New plastic recycling method
(CNN) — Our appetite for plastic continues unabated. But rather than make more, what if we could make do with what we have?
By Zeena Saifi, Victoria Brown and Tom Page
Recycling plastic has been a stop-start endeavor, plagued by limitations caused by the large variety of plastics we churn out, waste contamination, and the energy-intensive processes which can make recycling an economic moot point.
It's estimated only 9% of plastic ever created has been recycled. But with the help of a chemical process, Canadian Miranda Wang and her company BioCellection want to change that.
CLOSING THE RECYCLING LOOP
Unmaking plastic is tough. There's limited evidence some plastics can biodegrade (one solution requires mealworms) but largely plastics photodegrade in the sun. It's a lengthy process, and the truth is we can only estimate how long it takes.
What's certain is that plastic is outliving millions of birds dying with stomachs filled with detritus, or ocean life consuming microplastics flowing up the food chain — all the way to us. With 8 million metric tons of plastic finding its way into the oceans every year and millions more piling up in landfill, recycling is of vital importance.
Wang is looking to break the inertia by making it cheaper to recycle plastic — and not just some plastics, but all.
BioCellection's mission to “make plastic waste infinitely recyclable,” says Wang. “We live in a plastic age, and we can't avoid that material ... (But) frankly our world hasn't been moving forward in innovating plastic recycling for the past decades.”
She outlines two current methods. One is to take plastics like water bottles, wash them, shred them, melt and reconstitute them. “That's a very limited process,” she says, due to the requirement that plastic be “clean.”
The other, which can handle dirtier plastics and a level of contamination, is called pyrolysis. Intense heat is applied to break down plastics so they can be reused as oils and for energy. The product may be recycled, but “(it's) not economical,” she says.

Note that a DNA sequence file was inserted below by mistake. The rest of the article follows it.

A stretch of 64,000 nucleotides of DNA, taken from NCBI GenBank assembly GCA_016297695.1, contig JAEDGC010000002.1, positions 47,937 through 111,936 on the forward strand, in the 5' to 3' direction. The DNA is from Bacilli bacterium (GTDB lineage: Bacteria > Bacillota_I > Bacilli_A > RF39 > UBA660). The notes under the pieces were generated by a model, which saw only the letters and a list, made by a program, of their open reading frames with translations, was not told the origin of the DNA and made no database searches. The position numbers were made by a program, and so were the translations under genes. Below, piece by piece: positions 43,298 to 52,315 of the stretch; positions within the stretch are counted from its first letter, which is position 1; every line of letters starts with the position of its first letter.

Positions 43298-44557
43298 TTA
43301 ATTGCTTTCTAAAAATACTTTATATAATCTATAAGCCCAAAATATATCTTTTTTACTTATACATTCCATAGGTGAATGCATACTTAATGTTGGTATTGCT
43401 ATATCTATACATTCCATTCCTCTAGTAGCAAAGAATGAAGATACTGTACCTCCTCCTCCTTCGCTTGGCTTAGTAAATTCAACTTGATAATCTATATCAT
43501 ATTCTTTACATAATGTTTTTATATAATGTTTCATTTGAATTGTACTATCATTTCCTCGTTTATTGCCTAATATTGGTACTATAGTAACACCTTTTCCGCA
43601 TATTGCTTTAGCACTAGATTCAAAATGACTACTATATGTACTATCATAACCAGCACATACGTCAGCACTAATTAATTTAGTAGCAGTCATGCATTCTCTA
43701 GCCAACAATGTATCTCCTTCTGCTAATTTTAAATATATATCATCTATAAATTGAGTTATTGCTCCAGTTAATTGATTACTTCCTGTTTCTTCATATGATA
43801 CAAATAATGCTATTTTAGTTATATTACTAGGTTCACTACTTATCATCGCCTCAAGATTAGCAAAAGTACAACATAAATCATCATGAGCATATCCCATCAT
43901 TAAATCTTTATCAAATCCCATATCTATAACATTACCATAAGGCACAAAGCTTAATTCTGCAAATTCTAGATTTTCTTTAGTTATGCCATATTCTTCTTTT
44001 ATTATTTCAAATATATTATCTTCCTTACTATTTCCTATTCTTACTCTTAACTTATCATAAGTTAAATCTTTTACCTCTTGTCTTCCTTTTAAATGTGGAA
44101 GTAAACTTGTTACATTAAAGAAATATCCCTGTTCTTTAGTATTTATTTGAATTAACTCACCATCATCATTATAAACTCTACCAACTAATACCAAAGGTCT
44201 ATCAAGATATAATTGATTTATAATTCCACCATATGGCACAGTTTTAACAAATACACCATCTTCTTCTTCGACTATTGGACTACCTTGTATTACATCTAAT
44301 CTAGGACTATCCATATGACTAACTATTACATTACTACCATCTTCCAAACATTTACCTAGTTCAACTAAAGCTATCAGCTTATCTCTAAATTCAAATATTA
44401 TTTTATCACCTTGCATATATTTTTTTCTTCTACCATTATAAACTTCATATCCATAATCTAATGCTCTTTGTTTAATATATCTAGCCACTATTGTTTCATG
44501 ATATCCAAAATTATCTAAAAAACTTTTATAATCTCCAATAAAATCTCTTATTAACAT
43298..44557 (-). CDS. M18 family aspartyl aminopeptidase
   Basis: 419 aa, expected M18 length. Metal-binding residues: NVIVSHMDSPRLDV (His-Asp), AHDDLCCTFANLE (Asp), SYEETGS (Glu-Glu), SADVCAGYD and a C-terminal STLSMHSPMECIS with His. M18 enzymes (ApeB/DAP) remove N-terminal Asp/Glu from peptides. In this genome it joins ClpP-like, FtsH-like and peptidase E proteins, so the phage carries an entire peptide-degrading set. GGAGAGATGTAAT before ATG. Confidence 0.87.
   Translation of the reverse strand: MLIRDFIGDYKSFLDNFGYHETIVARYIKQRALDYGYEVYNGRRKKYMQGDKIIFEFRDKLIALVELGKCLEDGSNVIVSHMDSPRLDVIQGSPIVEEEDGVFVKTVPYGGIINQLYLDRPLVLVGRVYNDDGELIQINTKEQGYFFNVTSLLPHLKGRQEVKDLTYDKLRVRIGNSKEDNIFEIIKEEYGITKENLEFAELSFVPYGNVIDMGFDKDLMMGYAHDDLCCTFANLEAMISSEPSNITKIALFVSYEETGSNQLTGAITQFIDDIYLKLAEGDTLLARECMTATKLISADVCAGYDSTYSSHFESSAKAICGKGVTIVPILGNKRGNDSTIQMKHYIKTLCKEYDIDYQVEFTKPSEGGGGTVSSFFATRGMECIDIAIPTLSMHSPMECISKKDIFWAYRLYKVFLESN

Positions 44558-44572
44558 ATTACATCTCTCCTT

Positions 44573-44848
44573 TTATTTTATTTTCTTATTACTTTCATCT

BioCellection's solution builds on research from over ten years ago, Wang explains, when a US study discovered pure polyethylene powder could be broken down by a catalyst.
Working in their high school lab in Vancouver, Wang and her co-founder Jeanny Yao stumbled upon a soil-based bacteria capable of eating plastic (not the only bacteria discovered to be capable of doing so). In the years since, they engineered a comparable catalyst capable of doing the same job as the bacteria, only faster, which even works on plastics no one else can recycle at present.
“We have now found a catalyst that is much cheaper than the one that was used before,” Wang says. Currently focusing on plastic films like shopping bags, the three-hour process breaks down plastic into chemicals that can act as the building blocks for more complex plastic products: nylon for clothes, shoe soles, even automobile parts.
“Right now we're able to achieve about 70% conversion from plastic waste material to these chemicals,” she adds, saying they're working to boost that figure. Crucially, BioCellection believes that when scaled up, it could undercut the virgin plastic market.
“We believe that our process is actually cheaper than processes that currently depend on using petroleum to make these chemicals,” Wang says. “The cost reduction could be up to 30-40%.”
FROM POLLUTION TO PATAGONIA?
“My dream is to be able to see that something that is a sad piece of plastic — that would right now go to the ocean or landfill — could be used to make a brand-new Patagonia jacket, or a brand-new pair of running shoes, or could be used in other industrial applications,” says Wang.
Our plastic addiction isn't going away, but the co-founder remains optimistic.
“(These) problems always seem insurmountable, but they're all created bit by bit. I think when it comes to solving the massive world problems we have, many of the answers are embedded in technology.”
“There's so much creativity out there, so much knowledge in our world, I believe we're able to solve all of them if we try.”
This article is part of the Call to Earth content series in partnership with CNN.